This course, followed by M149, provides a two-semester sequence that covers the material of M151 along with built-in coverage of precalculus topics. Topics in M148 include: solving equations, functions, classes of functions (polynomial, rational, algebraic, exponential, logarithmic), right triangle trigonometry, angle measure, limits and continuity, derivatives, rules for derivatives. Credit is not granted for this course and M151 or courses equivalent to college algebra and college trigonometry.

M149 Calculus I with Precalculus (part 2) (4 cr.)

This course completes the two-semester sequence that begins with M148, and together with M148 provides a two-semester sequence that covers the material of M151 along with built-in coverage of precalculus topics. Topics in M149 include: trigonometric and inverse trigonometric functions, rules for derivatives, applications of derivatives, and definite and indefinite integrals. Credit is not granted for this course and M151.

M151 Calculus I (4 cr.)

This course provides an introduction to the differential and integral calculus. Topics include: the concepts of function, limit, continuity, derivative, definite and indefinite integrals, and an introduction to transcendental functions. Credit is not granted for this course and M148 and M149.

C. All of the following:

BU460-468 Special Topics in International Business (3 cr.)

The topics for these courses vary according to the needs and interests of international business majors. Topics may include additional studies in international management or marketing, international finance, international accounting or special studies of particular areas in the world, such as the Pacific Rim or the Middle East.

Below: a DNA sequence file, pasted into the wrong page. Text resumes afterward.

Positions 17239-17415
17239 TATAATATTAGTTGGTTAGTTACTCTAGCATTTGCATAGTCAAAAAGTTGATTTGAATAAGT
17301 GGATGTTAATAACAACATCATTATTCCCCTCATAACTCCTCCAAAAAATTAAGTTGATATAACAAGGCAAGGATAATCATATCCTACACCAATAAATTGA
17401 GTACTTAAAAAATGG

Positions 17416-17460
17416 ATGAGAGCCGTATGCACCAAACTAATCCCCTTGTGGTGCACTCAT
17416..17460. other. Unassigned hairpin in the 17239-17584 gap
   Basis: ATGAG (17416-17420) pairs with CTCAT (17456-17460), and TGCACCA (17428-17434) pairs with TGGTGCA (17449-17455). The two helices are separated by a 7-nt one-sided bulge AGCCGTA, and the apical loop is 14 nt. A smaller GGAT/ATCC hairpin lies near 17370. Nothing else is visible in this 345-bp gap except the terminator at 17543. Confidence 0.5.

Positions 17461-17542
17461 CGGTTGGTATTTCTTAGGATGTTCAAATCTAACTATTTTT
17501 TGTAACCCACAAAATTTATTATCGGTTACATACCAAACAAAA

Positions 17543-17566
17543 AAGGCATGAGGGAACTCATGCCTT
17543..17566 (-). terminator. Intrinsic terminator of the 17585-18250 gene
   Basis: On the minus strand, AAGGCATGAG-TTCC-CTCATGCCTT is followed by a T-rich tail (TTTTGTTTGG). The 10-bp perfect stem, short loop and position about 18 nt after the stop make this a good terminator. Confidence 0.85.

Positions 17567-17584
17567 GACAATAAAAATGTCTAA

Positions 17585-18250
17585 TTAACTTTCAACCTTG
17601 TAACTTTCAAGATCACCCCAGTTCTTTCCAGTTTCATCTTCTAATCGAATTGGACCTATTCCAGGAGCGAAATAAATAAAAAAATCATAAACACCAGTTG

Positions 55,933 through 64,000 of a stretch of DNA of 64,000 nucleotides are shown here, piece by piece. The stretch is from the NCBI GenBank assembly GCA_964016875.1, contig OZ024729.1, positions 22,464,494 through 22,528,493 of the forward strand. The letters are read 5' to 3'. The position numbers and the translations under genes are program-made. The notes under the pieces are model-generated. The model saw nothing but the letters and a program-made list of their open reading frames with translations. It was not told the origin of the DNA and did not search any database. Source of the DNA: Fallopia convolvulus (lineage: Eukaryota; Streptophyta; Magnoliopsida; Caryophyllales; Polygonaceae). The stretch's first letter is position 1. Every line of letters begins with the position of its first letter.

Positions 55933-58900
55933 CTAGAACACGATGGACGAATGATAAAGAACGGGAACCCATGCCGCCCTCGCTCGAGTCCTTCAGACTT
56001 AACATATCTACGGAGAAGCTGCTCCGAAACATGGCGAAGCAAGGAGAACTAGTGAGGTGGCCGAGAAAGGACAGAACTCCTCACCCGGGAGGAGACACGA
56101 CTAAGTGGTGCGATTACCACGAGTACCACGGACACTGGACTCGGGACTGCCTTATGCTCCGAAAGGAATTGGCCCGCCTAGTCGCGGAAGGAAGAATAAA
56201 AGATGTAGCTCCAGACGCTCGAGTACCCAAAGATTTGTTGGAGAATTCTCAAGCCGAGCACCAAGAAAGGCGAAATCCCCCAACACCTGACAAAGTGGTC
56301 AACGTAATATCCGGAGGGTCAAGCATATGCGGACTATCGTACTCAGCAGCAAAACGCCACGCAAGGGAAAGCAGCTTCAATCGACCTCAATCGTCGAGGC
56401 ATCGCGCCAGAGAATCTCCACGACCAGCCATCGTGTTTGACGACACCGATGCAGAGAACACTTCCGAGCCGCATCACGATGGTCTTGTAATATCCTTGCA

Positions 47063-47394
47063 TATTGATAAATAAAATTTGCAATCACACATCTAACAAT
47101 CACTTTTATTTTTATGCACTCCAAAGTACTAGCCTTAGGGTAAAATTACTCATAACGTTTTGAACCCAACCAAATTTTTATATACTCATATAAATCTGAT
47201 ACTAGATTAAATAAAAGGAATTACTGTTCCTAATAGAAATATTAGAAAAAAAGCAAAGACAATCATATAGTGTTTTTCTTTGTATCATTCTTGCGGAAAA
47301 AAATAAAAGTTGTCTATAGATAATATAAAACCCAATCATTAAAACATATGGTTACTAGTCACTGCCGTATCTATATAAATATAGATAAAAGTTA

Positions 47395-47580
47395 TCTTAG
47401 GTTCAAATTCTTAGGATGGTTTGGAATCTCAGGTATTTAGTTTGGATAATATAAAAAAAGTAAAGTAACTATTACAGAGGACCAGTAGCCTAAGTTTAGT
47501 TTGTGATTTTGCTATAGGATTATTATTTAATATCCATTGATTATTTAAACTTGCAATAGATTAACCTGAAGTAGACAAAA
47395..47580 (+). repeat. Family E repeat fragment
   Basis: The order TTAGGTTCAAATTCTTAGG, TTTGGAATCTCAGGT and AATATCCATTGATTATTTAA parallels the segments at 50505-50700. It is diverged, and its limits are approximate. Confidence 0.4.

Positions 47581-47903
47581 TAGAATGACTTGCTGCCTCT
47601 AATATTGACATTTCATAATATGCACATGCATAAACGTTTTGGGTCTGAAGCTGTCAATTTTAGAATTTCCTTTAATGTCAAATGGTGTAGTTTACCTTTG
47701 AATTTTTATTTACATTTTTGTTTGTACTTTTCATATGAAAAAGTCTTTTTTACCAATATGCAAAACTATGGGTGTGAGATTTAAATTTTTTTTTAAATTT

EC440 International Trade, Finance and Monetary Issues (3 cr.)

An intermediate course examining the forces which determine the competitive conditions and trade patterns in the global economy. Representative topics are monetary issues, balance of payments, capital movements and capital markets.

MG410 International Management (3 cr.)

This course investigates business management in the international arena. Emphasis is placed on how managers in multinational organizations address such issues as strategic analysis, organizational structure, global coordination, communications, inter-organizational cooperation, and human resource management.

MK430 International Marketing (3 cr.)

This course addresses the development of marketing strategies based on differing economic, legal, political, and sociocultural environments. Emphasis is placed on problems and practices of managing international marketing activities. Topics and challenges related to international marketing research, product and services; channels and distribution pricing and promotions are examined.

D. Three additional credits

  • Three additional credits approved by the department chair and department advisor. Examples: foreign study, internship, or a related course such as a 300+ level foreign language history or culture course.